State officials report that close to $800 million remains unfunded from a judge’s $1.7 billion state education spending order. That assessment resulted from a court-ordered comparison of the spending plan and the new state budget.

The $1.7 billion order was designed to fund items from the second and third years of a court-imposed Comprehensive Remedial Plan. The plan resulted from a long-running school funding legal dispute called Leandro.

Gov. Roy Cooper signed the state budget last November, eight days after the court issued the $1.7 billion Leandro spending order.

“Our analysis found that S.L. 2021-180 [the budget act] funds 63 percent of Year Two Action Items of the Comprehensive Remedial Plan and 49 percent of the Year Three Action Items of the Comprehensive Remedial Plan,” according to an affidavit from Kristin Walker, chief deputy director of state budget for Cooper’s Office of State Budget and Management.

“This means that approximately $257,418.175 in the Comprehensive Remedial Plan is unfunded in Year Two and approximately $537,409,782 is unfunded in Year Three,” Walker added. Added together, the total unfunded portion of the order is $794,827,957.

Walker also offered a status report on the amount of money available in state government’s General Fund. With $2.38 billion “unappropriated and unreserved” in the current budget year, another $22 million in 2022-23, and an additional $1.134 billion designated for the state’s savings reserve “rainy day fund” in both years, the total of unappropriated savings reserve sits at $4.25 billion.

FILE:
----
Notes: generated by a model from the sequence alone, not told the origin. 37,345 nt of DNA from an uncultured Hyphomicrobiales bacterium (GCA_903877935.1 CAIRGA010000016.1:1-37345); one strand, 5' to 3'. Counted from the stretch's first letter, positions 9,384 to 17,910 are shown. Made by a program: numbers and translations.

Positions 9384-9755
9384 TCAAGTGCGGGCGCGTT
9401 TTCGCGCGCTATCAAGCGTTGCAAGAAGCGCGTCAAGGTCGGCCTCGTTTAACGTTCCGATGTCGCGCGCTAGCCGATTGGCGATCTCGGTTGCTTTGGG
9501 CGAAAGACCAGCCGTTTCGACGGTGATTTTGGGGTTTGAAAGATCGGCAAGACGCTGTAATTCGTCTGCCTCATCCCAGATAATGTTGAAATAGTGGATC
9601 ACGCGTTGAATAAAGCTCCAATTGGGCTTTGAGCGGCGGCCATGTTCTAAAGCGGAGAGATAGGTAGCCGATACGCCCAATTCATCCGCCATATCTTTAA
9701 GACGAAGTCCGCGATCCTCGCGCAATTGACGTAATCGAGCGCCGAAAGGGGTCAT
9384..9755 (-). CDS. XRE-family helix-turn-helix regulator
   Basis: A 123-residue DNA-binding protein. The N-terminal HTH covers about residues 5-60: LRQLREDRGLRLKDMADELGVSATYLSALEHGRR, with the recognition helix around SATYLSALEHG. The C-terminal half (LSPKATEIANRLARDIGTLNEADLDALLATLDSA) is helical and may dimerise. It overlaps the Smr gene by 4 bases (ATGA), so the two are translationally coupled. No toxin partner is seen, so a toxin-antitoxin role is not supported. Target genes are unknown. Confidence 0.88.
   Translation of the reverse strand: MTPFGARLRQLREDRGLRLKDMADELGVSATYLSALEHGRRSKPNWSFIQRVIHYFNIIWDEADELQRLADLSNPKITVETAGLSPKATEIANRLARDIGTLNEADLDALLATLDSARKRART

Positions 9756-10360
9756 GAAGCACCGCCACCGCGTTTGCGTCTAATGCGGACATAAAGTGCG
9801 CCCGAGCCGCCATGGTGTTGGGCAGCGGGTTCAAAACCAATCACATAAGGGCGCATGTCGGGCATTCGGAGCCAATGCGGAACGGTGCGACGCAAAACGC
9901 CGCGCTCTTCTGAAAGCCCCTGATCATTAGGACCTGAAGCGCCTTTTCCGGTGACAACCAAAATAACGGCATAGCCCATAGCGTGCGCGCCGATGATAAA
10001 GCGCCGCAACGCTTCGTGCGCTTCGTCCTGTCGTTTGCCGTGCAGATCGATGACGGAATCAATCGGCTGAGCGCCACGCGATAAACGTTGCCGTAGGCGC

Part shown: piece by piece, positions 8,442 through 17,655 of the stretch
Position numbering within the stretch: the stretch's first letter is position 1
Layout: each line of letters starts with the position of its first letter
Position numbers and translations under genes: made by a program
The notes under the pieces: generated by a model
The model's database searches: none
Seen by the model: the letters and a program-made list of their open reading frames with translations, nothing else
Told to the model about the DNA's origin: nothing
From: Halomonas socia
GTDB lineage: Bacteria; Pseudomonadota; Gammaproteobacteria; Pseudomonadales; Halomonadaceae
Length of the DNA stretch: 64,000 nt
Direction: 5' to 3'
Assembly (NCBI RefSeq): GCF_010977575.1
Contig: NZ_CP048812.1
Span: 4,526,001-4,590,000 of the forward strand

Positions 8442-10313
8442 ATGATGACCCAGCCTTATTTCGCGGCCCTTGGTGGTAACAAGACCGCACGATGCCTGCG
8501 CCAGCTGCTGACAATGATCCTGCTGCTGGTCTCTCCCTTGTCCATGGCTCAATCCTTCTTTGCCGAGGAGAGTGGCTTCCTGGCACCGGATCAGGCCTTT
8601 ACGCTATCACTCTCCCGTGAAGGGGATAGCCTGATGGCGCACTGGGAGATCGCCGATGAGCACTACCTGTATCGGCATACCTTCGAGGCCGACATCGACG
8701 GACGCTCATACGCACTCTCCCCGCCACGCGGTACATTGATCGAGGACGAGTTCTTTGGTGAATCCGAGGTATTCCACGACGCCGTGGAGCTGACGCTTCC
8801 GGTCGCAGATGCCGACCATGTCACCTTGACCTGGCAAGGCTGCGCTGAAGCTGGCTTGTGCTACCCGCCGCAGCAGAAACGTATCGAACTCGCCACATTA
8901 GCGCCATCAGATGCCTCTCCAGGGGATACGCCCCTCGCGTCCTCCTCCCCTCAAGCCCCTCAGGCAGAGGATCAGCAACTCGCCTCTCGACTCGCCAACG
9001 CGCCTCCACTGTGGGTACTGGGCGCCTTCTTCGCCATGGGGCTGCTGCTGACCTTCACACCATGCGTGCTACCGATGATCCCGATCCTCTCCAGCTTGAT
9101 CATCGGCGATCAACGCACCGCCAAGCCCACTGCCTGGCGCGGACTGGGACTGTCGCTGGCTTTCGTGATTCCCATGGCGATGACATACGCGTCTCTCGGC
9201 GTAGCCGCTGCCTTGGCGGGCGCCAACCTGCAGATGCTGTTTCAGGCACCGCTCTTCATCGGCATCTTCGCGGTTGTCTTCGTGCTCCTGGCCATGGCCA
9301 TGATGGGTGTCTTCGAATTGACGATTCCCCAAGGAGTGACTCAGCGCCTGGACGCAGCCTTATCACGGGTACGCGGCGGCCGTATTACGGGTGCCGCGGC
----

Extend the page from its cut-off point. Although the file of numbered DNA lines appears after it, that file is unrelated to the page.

As of March 25, state government had a gross cash balance of $9.84 billion and a “net unreserved cash balance” of $4.79 billion, Walker reported.

These numbers arrived Monday in response to an order from Special Superior Court Judge Michael Robinson. Robinson is now overseeing the Leandro case, officially known as Hoke County Board of Education v. State of N.C.

The state Supreme Court ordered the trial court to determine whether the state budget should lead to any changes in the $1.7 billion order issued on Nov. 10 by Robinson’s predecessor, Judge David Lee. Chief Justice Paul Newby replaced Lee with Robinson on the same day the high court ordered the review of Lee’s spending order.

All parties in the case face a Friday deadline to respond to the state’s newly released numbers. Plaintiffs in the case could decide to challenge or accept the state’s assessment. Legislators, who opposed the $1.7 billion order, could object to both the state’s numbers and the order itself. Attorneys for state legislative leaders have argued that a state budget approved by large bipartisan majorities and signed into law by Cooper rendered Lee’s spending order moot.

Another player in the case, State Controller Linda Combs, is likely to urge Robinson to avoid any future order that forces her to move state money without legislative authorization. It was an appeal from Combs to the N.C. Court of Appeals that prompted the latest Leandro legal action.

Robinson is scheduled to hear arguments in the case April 13. He faces an April 20 deadline to return the case to the state Supreme Court. Robinson could leave Lee’s original order intact, amend it, or take other actions to account for the impact of the state budget on the Leandro case.

“The analysis offered by the North Carolina Office of State Budget and Management is an informative comparison of state budget provisions and the Comprehensive Remedial Plan,” said Terry Stoops, director of the Center for Effective Education at the John Locke Foundation. “But it does not change the fact that the General Assembly remains the only branch of state government empowered by the North Carolina Constitution to direct taxpayer dollars to public schools.”